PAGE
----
Liverpool: School board, budget vote May 20

Next Tuesday, May 20, residents of the Liverpool Central School District will go to the polls to choose three board members from four candidates and to decide on a $132 million budget. In order to assist them in that endeavor, here are brief bios of the candidates as well as a breakdown of the budget proposal. For the candidates' full answers, visit cnylink.com.

Budget breakdown

2008-09 budget: $132, 981,924

Budget-to-budget increase over 2007-08: $5,328,914 (4.17 percent)

Tax rate increase: 0.12 percent

Of the total budget:

73.4 percent ($97,598,020) goes to pupil instruction, including personnel, materials, supplies and equipment.

3.4 percent ($4,522,895) goes to central administration.

10.8 percent ($14,422,132) goes to operations and maintenance.

6.1 percent ($8,074,308) goes to transportation.

6.3 percent ($8,364,570) goes to debt service and transfers.

Bus replacement referendum (Proposition No. 2)

The district is also asking residents to vote on a bus replacement referendum in the amount of $984,018 to be taken from the district's capital reserve fund. That money will purchase:

Seven 66-passenger buses

Two 15-passenger buses with wheelchair station

One 7-passenger Suburban

Two pickup trucks with dump boxes for maintenance staff

This vote will be decided separate from the budget vote.

Mark Lawson candidate info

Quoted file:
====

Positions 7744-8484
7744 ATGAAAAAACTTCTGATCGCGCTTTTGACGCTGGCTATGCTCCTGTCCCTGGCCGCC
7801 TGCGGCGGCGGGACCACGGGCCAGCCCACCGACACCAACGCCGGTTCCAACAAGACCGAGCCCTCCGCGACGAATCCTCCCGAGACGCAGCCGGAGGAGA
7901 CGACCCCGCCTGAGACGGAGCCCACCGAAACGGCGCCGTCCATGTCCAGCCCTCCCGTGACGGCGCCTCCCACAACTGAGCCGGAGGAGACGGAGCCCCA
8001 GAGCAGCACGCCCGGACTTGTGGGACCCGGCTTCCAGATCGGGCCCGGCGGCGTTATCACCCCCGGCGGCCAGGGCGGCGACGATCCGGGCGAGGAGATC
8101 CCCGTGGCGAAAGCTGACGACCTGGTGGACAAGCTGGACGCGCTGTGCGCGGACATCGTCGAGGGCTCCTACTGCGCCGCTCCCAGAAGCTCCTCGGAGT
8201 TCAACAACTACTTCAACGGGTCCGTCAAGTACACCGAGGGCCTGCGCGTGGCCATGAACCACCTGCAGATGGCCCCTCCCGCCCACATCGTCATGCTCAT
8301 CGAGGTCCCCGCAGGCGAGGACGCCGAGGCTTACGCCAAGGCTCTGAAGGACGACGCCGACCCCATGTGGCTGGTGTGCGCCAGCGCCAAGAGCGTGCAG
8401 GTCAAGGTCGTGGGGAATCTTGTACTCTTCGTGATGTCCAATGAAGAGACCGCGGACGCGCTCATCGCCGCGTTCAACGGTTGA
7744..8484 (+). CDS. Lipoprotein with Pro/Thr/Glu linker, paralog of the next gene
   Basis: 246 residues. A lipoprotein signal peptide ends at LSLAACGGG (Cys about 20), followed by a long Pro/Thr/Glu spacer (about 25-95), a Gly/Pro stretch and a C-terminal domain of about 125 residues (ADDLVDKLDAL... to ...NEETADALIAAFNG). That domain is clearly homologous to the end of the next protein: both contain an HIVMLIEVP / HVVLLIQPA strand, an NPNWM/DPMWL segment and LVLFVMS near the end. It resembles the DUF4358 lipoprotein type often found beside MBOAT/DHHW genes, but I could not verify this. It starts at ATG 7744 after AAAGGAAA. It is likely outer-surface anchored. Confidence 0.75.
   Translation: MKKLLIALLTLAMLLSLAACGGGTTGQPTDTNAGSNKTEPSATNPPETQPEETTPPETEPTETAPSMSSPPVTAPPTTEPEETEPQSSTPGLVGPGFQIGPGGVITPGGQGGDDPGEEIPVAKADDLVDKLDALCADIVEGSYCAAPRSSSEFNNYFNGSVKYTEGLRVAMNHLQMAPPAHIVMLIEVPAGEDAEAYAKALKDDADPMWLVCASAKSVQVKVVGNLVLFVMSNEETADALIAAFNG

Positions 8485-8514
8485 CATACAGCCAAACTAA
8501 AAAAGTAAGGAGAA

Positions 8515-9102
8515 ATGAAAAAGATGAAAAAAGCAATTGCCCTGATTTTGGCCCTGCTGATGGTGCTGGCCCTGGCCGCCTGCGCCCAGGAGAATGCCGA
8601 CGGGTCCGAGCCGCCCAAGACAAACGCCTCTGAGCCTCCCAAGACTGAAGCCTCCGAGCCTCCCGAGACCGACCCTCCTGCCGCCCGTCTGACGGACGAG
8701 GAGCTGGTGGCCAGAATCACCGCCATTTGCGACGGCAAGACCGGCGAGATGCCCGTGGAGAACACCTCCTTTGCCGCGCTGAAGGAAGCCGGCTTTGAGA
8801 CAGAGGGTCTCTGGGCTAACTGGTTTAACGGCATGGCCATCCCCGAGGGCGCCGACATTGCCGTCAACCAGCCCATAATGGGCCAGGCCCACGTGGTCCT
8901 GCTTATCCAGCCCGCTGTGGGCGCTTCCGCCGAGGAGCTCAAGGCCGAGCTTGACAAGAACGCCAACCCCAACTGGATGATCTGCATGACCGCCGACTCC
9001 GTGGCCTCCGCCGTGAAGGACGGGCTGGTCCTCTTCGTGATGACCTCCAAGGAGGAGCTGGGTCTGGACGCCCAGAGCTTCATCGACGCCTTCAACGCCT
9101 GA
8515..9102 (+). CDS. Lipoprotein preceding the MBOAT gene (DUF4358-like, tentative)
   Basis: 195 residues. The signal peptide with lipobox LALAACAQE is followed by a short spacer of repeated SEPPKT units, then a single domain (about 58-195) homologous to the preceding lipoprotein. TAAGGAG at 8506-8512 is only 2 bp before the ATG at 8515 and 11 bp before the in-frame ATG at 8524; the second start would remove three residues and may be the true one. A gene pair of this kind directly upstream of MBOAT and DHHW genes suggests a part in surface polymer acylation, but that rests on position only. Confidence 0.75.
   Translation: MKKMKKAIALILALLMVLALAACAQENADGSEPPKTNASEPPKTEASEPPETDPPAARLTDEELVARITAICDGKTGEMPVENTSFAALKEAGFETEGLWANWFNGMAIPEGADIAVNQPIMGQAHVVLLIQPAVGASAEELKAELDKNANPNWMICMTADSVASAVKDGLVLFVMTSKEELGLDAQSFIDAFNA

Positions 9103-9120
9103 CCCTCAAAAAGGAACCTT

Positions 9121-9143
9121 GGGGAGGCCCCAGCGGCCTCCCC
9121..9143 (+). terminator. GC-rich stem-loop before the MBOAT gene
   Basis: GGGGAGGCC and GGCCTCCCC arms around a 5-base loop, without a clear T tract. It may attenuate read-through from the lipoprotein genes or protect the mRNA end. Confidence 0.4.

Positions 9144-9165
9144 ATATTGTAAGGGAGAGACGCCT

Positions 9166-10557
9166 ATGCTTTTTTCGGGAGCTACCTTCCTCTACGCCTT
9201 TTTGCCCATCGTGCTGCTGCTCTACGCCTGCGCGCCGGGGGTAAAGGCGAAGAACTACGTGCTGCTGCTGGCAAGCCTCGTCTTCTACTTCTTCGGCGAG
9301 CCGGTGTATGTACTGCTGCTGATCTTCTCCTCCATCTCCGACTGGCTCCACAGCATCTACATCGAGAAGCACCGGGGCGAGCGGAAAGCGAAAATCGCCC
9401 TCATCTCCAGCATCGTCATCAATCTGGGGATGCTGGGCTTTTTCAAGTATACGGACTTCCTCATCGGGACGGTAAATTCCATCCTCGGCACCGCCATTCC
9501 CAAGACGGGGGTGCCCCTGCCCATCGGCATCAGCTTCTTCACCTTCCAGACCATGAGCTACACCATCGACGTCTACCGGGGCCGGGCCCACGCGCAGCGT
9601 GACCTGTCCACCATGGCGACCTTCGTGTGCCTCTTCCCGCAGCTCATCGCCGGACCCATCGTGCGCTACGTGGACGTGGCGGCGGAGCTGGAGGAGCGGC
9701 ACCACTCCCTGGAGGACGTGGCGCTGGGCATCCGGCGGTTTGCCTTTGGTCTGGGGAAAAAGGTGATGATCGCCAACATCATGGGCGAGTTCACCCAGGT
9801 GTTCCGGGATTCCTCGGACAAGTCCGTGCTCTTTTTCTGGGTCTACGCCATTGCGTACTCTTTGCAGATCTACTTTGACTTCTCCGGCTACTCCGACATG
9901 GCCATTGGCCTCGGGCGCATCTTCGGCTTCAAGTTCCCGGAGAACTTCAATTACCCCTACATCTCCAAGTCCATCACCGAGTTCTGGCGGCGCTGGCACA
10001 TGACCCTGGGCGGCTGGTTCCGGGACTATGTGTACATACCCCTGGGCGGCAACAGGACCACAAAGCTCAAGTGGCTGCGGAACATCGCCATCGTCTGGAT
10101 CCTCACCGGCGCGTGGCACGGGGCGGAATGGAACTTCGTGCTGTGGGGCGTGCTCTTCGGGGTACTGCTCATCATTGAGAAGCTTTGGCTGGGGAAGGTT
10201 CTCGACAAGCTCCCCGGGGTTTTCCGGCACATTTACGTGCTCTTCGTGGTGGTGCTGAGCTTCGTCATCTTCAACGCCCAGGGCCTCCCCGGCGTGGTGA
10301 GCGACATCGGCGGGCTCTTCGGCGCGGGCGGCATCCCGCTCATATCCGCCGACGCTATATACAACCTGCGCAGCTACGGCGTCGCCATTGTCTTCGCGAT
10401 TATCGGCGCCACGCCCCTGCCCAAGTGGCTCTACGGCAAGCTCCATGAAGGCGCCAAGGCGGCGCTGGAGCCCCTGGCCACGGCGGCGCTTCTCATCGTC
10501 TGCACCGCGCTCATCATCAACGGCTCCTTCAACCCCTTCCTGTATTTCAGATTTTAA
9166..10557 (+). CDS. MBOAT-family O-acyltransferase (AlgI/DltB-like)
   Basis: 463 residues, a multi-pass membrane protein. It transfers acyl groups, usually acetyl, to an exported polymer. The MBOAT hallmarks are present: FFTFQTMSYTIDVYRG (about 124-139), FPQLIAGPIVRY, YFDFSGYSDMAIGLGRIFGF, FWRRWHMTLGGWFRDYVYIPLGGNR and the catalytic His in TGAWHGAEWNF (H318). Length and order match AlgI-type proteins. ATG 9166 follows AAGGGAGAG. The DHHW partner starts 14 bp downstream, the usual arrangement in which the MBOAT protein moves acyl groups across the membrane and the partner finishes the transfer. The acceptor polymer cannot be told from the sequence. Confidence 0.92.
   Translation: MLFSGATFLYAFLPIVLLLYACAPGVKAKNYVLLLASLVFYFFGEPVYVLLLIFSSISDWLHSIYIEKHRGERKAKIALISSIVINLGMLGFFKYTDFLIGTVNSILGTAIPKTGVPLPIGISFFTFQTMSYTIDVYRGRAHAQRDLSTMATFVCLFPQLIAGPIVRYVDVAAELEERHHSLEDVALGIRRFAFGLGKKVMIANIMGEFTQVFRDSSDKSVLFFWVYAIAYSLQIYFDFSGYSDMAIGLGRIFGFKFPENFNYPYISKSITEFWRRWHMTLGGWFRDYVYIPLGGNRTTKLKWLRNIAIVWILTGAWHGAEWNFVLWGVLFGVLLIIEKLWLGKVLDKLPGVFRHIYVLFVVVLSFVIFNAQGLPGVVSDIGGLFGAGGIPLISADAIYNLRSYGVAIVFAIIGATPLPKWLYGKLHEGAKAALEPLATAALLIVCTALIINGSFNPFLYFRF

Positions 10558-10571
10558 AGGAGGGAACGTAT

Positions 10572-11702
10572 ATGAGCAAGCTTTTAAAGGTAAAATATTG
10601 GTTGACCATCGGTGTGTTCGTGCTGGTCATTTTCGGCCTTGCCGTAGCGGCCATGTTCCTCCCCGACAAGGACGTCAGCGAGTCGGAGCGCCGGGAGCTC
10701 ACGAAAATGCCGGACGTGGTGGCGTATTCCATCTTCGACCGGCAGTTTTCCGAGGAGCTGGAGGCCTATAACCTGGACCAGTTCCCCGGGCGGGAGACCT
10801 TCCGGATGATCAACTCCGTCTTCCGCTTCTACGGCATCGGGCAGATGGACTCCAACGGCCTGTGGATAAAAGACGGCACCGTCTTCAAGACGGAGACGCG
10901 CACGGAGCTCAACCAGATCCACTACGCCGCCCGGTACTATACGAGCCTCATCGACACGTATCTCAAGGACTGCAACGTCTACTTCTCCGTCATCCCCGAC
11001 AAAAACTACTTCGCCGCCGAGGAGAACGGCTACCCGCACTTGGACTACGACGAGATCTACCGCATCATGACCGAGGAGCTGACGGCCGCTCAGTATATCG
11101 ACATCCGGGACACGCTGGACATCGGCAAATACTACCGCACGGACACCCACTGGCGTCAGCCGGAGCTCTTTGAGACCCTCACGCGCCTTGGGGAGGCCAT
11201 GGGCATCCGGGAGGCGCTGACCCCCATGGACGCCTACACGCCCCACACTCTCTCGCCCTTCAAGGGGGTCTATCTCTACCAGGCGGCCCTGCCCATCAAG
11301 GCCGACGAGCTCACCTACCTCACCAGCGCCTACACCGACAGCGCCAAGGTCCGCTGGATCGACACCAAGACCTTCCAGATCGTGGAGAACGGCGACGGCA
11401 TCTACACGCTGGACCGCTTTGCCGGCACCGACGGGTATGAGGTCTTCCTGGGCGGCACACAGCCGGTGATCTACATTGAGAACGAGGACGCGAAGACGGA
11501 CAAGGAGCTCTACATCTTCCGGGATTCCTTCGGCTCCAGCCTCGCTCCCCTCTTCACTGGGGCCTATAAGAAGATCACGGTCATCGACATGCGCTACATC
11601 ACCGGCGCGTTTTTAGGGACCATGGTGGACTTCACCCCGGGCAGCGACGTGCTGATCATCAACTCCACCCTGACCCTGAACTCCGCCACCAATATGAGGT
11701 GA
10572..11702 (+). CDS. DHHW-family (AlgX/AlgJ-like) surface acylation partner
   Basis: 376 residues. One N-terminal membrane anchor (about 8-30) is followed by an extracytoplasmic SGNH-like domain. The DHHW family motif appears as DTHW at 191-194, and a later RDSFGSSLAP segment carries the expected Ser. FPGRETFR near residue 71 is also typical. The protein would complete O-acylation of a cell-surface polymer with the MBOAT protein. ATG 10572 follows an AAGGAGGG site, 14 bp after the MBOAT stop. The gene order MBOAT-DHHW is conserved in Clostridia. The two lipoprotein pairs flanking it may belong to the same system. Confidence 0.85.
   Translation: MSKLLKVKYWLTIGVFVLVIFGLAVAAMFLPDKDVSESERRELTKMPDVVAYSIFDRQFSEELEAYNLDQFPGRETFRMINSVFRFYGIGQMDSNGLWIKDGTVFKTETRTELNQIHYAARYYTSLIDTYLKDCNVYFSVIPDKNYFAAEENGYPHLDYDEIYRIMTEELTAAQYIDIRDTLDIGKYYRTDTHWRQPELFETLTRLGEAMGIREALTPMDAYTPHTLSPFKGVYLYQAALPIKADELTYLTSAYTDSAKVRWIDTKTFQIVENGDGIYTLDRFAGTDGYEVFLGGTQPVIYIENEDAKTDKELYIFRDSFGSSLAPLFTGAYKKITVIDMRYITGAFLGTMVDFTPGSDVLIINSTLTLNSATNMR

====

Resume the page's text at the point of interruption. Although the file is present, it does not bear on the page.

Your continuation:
Biographical information (name, family, occupation, years in the district):

J. Mark Lawson

Pastor, United Church of Christ in Bayberry

Adjunct Professor of Religion, LeMoyne College

Married to Martha, a teacher at Chestnut Hill Middle School.

Three sons -- Aaron, a junior at Gettysburg College, Gettysburg, Pennsylvania; Alex, a junior at LHS; and Nathaniel, a freshman at LHS.

Resident of Liverpool for 18 years.

Why are you running for school board?

I am running for the school board because I believe that the education of our children is among the community's most important priorities. Not only is this an important moral and civic responsibility, but there is also a direct correlation between the quality of local schools and the quality of life in the community. Over the last six years as a member of the board, I have come to appreciate the transition that is taking place in our student population and our community, as well as the complexities of education policy and finance. I believe this experience is crucial for helping the board and administration exercise sound judgment about the future direction of the district.

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